A June 26 front-page article described how an original copy of "Mein Kampf" and a signed copy of the "Nuremberg Laws" finally will be available on public exhibition after being hidden in the basement of a California museum for 54 years. What I found startling is why these historic documents were hidden from scholars as well as the public for so many years. Apparently Gen. George Patton took possession of these documents in 1945 during the invasion of Germany and treated them as his private property, later giving them to a friend and neighbor in California.

Ms. Waxman reported that "the soldiers presented the Nuremberg documents to Patton as a gift." Even so, is it legally and morally permissible for a member of the armed forces, even a highly decorated general, to take unique historic documents and do with them as he pleases? I can understand a soldier considering himself entitled to some wartime souvenir, such as an abandoned enemy helmet or weapon. But can he keep any work of art or historic document that the enemy has left behind?

How many other treasure troves are hidden away in the basements of high-ranking members of the armed forces or of other persons or organizations to whom they have given property to which they were not entitled?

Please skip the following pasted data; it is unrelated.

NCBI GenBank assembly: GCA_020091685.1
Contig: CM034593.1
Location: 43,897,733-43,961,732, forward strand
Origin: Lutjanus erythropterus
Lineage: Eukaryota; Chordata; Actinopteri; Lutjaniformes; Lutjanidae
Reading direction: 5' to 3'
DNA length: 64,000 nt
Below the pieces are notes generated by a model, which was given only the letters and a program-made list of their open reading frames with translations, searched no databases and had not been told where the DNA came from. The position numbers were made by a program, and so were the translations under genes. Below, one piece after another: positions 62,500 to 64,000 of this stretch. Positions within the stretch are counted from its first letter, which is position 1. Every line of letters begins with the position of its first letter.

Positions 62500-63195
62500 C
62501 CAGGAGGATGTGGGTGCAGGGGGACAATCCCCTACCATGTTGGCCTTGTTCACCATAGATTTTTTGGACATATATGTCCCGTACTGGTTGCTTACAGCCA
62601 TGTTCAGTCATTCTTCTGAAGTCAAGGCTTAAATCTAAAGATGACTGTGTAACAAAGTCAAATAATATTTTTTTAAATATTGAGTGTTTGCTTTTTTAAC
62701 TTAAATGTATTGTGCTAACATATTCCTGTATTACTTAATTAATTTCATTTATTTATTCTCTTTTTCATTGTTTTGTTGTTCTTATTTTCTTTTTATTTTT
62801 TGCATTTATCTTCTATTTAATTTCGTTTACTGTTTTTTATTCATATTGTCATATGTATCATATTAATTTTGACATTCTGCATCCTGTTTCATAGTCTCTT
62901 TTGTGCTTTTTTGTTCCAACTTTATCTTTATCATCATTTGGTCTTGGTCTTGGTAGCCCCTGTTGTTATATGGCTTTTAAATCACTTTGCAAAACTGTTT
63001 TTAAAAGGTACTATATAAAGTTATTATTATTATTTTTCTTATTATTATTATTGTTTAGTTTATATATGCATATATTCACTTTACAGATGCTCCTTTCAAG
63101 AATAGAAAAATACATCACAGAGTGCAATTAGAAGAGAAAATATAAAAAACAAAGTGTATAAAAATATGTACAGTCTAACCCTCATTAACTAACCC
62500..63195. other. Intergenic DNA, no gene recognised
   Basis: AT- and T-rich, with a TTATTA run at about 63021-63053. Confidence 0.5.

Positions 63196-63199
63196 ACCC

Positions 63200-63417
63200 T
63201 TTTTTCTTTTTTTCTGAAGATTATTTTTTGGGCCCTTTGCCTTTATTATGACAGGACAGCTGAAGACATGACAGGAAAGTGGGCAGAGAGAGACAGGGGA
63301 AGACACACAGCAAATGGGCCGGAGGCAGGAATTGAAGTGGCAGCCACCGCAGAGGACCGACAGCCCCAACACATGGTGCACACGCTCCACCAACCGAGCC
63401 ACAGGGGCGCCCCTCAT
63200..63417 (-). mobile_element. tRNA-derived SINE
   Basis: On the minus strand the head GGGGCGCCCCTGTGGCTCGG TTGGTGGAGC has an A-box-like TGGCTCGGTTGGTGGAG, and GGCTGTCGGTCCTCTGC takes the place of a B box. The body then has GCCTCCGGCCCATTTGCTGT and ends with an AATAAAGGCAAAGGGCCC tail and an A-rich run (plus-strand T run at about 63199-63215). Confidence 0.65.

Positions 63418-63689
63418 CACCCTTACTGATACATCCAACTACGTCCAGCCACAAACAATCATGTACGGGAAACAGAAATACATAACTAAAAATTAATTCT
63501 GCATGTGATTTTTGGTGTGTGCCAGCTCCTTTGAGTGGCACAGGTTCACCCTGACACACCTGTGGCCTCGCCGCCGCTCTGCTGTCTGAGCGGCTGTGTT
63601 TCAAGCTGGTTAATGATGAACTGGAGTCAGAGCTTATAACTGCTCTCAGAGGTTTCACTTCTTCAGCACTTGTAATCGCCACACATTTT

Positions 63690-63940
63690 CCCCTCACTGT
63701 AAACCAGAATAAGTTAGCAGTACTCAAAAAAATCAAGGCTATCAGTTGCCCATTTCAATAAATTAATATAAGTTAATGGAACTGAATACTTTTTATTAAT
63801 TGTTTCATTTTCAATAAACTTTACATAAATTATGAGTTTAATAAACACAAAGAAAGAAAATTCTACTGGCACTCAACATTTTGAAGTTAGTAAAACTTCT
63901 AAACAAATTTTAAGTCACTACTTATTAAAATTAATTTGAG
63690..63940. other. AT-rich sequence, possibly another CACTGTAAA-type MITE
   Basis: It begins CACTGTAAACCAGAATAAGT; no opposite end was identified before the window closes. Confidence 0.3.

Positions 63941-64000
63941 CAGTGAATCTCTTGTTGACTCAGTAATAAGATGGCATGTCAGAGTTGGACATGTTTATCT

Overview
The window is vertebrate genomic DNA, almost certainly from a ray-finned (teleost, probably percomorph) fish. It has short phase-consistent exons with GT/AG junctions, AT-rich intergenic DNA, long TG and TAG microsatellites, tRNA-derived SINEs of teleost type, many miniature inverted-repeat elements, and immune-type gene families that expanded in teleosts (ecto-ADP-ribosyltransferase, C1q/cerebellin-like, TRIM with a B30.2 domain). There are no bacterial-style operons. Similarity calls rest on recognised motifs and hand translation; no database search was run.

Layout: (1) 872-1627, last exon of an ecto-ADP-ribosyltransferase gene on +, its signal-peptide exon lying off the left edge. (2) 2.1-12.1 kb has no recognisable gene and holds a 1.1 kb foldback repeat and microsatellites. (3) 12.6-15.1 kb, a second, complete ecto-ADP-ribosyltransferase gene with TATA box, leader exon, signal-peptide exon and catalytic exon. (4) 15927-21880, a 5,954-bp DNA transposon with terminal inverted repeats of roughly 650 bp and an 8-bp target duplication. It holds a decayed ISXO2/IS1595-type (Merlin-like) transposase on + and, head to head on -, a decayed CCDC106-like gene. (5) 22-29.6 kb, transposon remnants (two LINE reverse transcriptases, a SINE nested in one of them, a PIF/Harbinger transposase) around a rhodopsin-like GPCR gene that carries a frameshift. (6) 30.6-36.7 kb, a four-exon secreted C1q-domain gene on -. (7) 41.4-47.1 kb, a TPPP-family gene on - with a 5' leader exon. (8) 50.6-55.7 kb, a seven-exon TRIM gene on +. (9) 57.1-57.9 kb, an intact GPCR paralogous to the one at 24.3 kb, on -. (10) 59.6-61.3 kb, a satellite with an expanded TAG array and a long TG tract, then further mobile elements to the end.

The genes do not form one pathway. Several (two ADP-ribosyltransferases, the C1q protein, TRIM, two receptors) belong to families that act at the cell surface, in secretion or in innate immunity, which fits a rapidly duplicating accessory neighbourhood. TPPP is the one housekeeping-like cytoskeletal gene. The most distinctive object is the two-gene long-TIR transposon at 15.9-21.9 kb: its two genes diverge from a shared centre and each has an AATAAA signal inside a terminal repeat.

Sharon Waxman's front-page story concerning the discovery of the infamous "Nuremberg Laws" in the Huntington Library in Pasadena, Calif., needs some revision. I was special agent in charge of the 203rd Counter-Intelligence Corps (CIC) detachment, assigned to III Corps, a part of Gen. Patton's Third Army. While working on an assignment in Regensburg, we apprehended a mid-level Nazi official who informed us of the location of an important document, known as the "Nuremberg Decrees" stored in the vault of a bank in the town of Eischstatt.

The document had been given to the mayor of Nuremberg for safekeeping. He passed it on to the security chief of the Waffen SS, who was instructed to deliver it to Hans Ruch, an official of the Finance Ministry, who selected the Eischstatt bank vault. I asked my prisoner how he knew all of this. Dr. Ruch, he said, was his uncle who lived on a farm near Eischstatt.

With Dr. Ruch's help, CIC agents J. Maxell Pickens of Bessemer, Ala., and Military Intelligence interpreter Frank J. Perls of Los Angeles and I located two bank officials who could open the vault. In a box we found an envelope sealed with red swastika embossments. I extracted the documents slowly, and there was Adolf Hitler's and three other signatures, dooming Jews to the nightmare of the Holocaust. To document the event, I took photos with my Minox spy camera, and I have a shot of Frank Perls and me holding the documents, taken in the vault.

I reported our find to the III Corps intelligence chief, Col. B. I Homer, who didn't seem to attach much importance to the find but nevertheless instructed me to report it to the SHAEF (Supreme Headquarters, Allied Expeditionary Force) document people, who were collecting evidence for the expected trial of war criminals. I was told to turn over the documents to Gen. Patton's intelligence chief for delivery to SHAEF. It is evident that Gen. Patton never sent them on to Paris but retained them as a personal souvenir that made its way into the Huntington Library, as The Post reported.